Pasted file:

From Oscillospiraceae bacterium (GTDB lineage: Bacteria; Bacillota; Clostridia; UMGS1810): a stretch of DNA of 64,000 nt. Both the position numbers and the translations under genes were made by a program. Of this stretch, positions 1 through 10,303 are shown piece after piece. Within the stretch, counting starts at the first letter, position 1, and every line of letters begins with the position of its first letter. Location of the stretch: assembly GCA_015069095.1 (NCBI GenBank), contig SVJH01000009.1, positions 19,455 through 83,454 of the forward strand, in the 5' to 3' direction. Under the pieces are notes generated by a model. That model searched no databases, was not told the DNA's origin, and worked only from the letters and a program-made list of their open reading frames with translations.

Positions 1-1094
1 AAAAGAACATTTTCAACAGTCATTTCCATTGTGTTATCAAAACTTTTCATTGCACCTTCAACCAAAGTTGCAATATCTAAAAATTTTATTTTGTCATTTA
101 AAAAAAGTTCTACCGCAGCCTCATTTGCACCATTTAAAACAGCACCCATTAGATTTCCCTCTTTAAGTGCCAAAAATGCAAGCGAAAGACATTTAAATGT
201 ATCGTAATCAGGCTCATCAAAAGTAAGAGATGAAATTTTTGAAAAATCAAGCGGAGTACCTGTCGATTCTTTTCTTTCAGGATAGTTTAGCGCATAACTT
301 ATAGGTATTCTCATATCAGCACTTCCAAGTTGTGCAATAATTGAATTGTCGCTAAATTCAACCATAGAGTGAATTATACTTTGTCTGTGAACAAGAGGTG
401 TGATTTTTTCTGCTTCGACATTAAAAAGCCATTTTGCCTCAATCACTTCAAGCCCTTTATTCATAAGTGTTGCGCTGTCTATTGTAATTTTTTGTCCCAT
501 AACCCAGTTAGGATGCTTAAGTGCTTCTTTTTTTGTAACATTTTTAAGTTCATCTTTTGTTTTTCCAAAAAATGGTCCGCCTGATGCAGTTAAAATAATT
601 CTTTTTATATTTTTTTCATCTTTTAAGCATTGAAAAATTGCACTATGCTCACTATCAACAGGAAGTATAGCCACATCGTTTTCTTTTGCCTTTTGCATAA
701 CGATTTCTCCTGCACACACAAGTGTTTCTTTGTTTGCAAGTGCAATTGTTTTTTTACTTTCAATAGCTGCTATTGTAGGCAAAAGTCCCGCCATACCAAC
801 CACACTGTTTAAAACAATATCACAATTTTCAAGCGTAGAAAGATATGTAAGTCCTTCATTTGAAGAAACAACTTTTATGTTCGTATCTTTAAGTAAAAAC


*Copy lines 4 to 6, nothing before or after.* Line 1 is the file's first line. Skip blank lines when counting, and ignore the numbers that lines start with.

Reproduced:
101 AAAAAAGTTCTACCGCAGCCTCATTTGCACCATTTAAAACAGCACCCATTAGATTTCCCTCTTTAAGTGCCAAAAATGCAAGCGAAAGACATTTAAATGT
201 ATCGTAATCAGGCTCATCAAAAGTAAGAGATGAAATTTTTGAAAAATCAAGCGGAGTACCTGTCGATTCTTTTCTTTCAGGATAGTTTAGCGCATAACTT
301 ATAGGTATTCTCATATCAGCACTTCCAAGTTGTGCAATAATTGAATTGTCGCTAAATTCAACCATAGAGTGAATTATACTTTGTCTGTGAACAAGAGGTG